FIGURE 7.

Clearance of pUC18 plasmid DNA by mouse lungs. A, PCR results showing the amount of pUC18 plasmid present in the cell-free lung washings of wild type (Wt), SP-A(−/−), and SP-D(−/−) mice, 0.5 and 1 h after DNA instillation. B, Semiquantitative analysis of PCR is shown for each genotype at both time points. The data represent one of three experiments. (0.5 h, open symbols; 1 h, solid symbols).

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To determine the pathophysiological effect of the increased concentrations of DNA in the lungs, we obtained sera from these mice and analyzed the concentrations of anti-dsDNA and ANAs. The mean (±SE) ELISA readings for both SP-A(−/−) (0.26 ± 0.04) and SP-D(−/−) (0.27 ± 0.03) mice were higher than that of the wild-type mice (0.17 ± 0.02) after 9 mo of age (p < 0.05, n = 32/genotype) (Fig. 8). The analyses showed that a proportion of SP-A(−/−) and SP-D(−/−) mice generated anti-dsDNA Abs above the wild-type background level. The MRL/lpr mouse strain, which is known to contain high serum concentrations of these Abs and systemic lupus erythematosus (SLE)-like disease (31), had 3- to 5-fold higher titer than those of SP-A(−/−) and SP-D(−/−) mice.

FIGURE 8.

Age-dependent generation of anti-dsDNA antibody. ELISA results (450 nm) showing anti-dsDNA Ab concentrations in the sera of 6-mo-old (n = 10/group) and 9- to 12-mo-old (n = 32/group) mice.

FIGURE 8.

Age-dependent generation of anti-dsDNA antibody. ELISA results (450 nm) showing anti-dsDNA Ab concentrations in the sera of 6-mo-old (n = 10/group) and 9- to 12-mo-old (n = 32/group) mice.

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ANAs represent the Abs generated against several intracellular constituents of cells. Although a suggestive trend existed toward an increased ANA concentration in the SP-A(−/−)- and SP-D(−/−)-deficient mice compared with that of the wild-type control mice (n = 10/genotype/age group), these ELISA reading differences did not fully satisfy the positive score criteria defined by the assay kit (data not shown). All of the MRL/lpr mice sera had >10-fold of the absorbance measured for the collectin-deficient mice, and scored positive for the test (n = 5). Hence, although a suggestive trend may exist, collectin-deficient mice did not generate ANA titers that we considered sufficient to classify them as SLE mice. Overall, these results indicate that collectin gene deficiency, particularly that of SP-D, leads to the accumulation of DNA in the lung and anti-DNA Abs in the serum.

Palaniyar et al. (26, 27, 28) have recently shown that three innate immune collectins, SP-A, SP-D, and MBL, bind DNA and RNA to varying degrees. Here we show that collectins, particularly SP-D, enhances pinocytic and phagocytic DNA clearance by monocytic cells, in vitro (Figs. 1–3). In addition, AMs of the SP-D(−/−) mice are less effective in clearing free DNA (Fig. 4) and DNA-containing beads ex vivo (Fig. 5), and the lungs of these knockout mice accumulate greater amounts of free DNA compared with SP-A(−/−) and wild-type mice (Figs. 6 and 7). We also found that collectin-deficient mice generate anti-DNA Abs in an age-dependent manner (Fig. 8). These results suggest that collectins bind DNA and enhance its clearance, both in vitro and in vivo. Our investigation therefore establishes two new roles for collectins—enhancing DNA clearance and minimizing autoantibody generation.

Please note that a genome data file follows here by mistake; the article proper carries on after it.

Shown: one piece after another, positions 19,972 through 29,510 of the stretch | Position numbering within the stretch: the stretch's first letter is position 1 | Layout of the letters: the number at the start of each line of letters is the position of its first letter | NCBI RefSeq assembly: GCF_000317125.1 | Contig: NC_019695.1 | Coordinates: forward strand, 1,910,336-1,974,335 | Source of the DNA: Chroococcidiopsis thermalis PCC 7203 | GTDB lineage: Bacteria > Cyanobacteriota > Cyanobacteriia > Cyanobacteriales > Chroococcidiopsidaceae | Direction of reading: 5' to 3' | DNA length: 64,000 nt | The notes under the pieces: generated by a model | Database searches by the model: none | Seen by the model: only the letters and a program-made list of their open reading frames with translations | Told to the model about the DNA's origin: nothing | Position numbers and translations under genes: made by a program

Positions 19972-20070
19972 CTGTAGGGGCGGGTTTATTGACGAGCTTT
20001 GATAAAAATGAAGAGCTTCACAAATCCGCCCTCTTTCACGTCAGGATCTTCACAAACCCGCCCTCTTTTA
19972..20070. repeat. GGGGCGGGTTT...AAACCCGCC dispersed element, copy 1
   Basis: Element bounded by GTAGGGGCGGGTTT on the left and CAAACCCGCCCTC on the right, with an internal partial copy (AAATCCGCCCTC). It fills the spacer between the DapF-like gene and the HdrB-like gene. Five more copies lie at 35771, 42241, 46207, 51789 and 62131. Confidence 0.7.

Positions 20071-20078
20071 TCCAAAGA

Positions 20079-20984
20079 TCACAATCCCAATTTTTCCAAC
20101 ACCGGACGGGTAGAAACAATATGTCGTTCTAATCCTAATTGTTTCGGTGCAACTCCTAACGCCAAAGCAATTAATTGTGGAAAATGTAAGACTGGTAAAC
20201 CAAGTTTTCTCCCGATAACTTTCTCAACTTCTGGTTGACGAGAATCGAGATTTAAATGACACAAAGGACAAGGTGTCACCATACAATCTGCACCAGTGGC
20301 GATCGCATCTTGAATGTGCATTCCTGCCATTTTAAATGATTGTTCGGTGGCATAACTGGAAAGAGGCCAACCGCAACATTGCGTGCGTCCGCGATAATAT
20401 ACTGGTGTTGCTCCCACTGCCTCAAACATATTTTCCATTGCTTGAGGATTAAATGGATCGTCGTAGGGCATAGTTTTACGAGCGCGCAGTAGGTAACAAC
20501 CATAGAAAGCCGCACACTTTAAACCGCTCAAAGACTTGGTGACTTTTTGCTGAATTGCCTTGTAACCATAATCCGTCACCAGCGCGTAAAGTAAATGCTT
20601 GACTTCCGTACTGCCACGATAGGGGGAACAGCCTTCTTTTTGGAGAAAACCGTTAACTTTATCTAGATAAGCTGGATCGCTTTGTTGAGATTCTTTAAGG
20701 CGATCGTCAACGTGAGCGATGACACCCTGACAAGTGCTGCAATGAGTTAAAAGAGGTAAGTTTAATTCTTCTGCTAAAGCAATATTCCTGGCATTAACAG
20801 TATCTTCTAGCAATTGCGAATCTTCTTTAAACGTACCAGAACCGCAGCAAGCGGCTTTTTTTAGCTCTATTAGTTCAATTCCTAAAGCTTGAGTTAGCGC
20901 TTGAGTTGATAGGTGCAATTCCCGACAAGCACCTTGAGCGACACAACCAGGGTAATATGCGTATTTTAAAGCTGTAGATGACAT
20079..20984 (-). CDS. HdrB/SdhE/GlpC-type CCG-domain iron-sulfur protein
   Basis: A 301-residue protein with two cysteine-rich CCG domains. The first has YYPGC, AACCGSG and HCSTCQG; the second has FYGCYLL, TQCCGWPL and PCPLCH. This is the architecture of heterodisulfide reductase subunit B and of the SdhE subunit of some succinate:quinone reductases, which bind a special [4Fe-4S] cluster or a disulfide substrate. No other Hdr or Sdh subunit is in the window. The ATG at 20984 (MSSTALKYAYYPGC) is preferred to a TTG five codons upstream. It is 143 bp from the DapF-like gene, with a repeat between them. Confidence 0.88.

Innate immune collectins such as SP-A (12, 32), SP-D (12, 32), and MBL (33) have been shown to bind apoptotic cells; however, the ligands that they bind were not clearly identified. In our previous experiments, Clark et al. (11) showed that apoptotic/necrotic macrophages accumulate in the lungs of SP-D(−/−) mice, and this defect could be corrected by treating these animals with recombinant SP-D(n/CRD). Others have shown that only SP-D gene deficiency, but not deficiency of SP-A or C1q, leads to defective clearance of apoptotic cells from the lung (12). Hence, binding of SP-D with cell surface DNA could be a major signal for the phagocytosis of apoptotic cells in the lungs

Although the complement protein C1q binds DNA and activates the complement cascade (34), and its genetic deficiency leads to defective clearance of immune complexes and SLE (35), this protein may not play an essential role in clearing DNA from the lung (12). Recent studies have established that defects in degradation of DNA (36), apoptosis, and clearance of cell corpses (13) accelerate an autoimmune response (4), and serum proteins such as protein S bind apoptotic cell surface phosphatidylserine to stimulate the phagocytosis of apoptotic cells (14). Serum amyloid component P is also known to bind DNA; however, mouse models of serum amyloid component P genetic deficiency suggest that this acute phase protein selectively solubilizes chromatin from apoptotic cells and enhances its clearance by phagocytes (37). Whether the C-reactive protein, another pentraxin that binds DNA, plays any role in clearing this ligand in vivo is, at present, unknown. A putative DNA receptor, the macrophage scavenger receptor, binds CpG DNA (38), but whether it enhances the clearance of DNA in vivo is uncertain (39). Whether the other putative receptors bind apoptotic cells, or collectins, and enhance their engulfment is also not clearly established.